Image courtesy of Outside the Silver Lining, see also Verizzzzzon
. . . from that 1998 Foreign Affairs essay by Thomas Carothers helpfully outlining the steps required to install the “rule of law” in third-world, pre-democracy countries:
Type three reforms aim at the deeper goal of increasing government’s compliance with law. A key step is achieving genuine judicial independence. . . . But the most crucial changes lie elsewhere. Above all, government officials must refrain from interfering with judicial decision-making and accept the judiciary as an independent authority.
(Meanwhile, in the US Congress)
Let’s just describe very factually and dispassionately what has happened here. Congress — led by Senators, such as Jay Rockefeller, who have received huge payments from the telecom industry, and by privatized intelligence pioneer Mike McConnell, former Chairman of the secretive intelligence industry association that has been demanding telecom amnesty — is going to intervene directly in the pending lawsuits against AT&T and other telecoms and declare them the winners on the ground that they did nothing wrong. Because of their vast ties to the telecoms, neither Rockefeller nor McConnell could ever appropriately serve as an actual judge in those lawsuits.
. . .
The question of whether the telecoms acted in “good faith” in allowing warrantless government spying on their customers is already pending before a court of law. In fact, that is one of the central issues in the current lawsuits — one that AT&T has already lost in a federal court.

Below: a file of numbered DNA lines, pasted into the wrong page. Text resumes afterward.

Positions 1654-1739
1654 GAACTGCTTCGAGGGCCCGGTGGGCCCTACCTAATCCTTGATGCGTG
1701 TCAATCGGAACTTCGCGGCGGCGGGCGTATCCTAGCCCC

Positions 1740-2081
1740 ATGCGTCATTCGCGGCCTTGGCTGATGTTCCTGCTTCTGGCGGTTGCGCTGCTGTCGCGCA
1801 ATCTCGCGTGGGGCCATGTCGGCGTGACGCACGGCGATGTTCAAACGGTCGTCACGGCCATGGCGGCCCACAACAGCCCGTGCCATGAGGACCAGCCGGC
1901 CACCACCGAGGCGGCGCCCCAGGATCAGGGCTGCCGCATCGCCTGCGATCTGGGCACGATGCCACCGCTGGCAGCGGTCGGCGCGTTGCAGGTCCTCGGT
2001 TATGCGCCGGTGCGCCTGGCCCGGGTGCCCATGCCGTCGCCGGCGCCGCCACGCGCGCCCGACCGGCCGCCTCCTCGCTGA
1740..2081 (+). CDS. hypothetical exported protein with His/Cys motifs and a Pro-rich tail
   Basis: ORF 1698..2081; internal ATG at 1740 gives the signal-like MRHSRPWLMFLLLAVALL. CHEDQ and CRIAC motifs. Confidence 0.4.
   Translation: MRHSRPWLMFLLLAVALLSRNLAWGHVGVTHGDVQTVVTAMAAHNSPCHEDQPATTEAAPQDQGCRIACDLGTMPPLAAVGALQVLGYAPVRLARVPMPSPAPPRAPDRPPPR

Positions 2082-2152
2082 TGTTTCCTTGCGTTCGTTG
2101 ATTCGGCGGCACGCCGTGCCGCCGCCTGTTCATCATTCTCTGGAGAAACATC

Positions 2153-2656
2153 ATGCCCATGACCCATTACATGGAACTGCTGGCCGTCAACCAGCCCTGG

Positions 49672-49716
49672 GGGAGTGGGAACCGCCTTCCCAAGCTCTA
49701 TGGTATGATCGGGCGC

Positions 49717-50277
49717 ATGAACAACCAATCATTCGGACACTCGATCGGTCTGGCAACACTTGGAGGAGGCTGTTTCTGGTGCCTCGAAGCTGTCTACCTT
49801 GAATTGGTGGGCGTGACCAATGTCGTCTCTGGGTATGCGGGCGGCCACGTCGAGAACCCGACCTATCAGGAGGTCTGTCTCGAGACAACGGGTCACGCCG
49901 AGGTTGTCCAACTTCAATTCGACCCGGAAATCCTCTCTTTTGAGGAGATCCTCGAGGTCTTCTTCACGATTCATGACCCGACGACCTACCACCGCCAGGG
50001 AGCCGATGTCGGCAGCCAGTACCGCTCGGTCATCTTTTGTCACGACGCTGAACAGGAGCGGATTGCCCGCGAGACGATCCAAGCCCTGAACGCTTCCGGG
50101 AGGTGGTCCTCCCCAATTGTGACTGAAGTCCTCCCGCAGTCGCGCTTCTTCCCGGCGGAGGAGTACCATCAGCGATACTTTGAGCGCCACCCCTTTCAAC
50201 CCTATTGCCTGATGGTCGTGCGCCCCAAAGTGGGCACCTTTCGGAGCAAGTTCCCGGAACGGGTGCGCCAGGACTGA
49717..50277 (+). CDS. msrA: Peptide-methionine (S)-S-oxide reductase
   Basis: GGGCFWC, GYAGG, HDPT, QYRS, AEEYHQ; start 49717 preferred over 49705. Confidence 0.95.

Yet that is the issue that Jay Rockefeller and Mike McConnell — operating in secret — are taking away from the courts by passing a law declaring the telecoms to have won . . . They are directly interfering in these lawsuits and issuing a “ruling” in favor of AT&T and other telecoms that is exactly the opposite of the one an actual court of law has already issued.
Red alert: Our national security is being outsourced.
The most intriguing secrets of the “war on terror” have nothing to do with al–Qaeda and its fellow travelers. They’re about the mammoth private spying industry that all but runs U.S. intelligence operations today
Surprised? No wonder. In April, Director of National Intelligence Mike McConnell was poised to publicize a year-long examination of outsourcing by U.S. intelligence agencies. But the report was inexplicably delayed — and suddenly classified a national secret. What McConnell doesn’t want you to know is that the private spy industry has succeeded where no foreign government has: It has penetrated the CIA and is running the show.
. . .
Private companies now perform key intelligence-agency functions, to the tune, I’m told, of more than $42 billion a year. Intelligence professionals tell me that more than 50 percent of the National Clandestine Service (NCS) — the heart, brains and soul of the CIA — has been outsourced to private firms.
This is why the big telecoms, and their friends in Congress want immunity. They are among the companies who have been spying illegally on the American people.
The law giving the telecoms immunity has been stopped, at least for now, by Sen. Chris Dodd. He deserves high praise for his patriotism, and his defense of the US Constitution.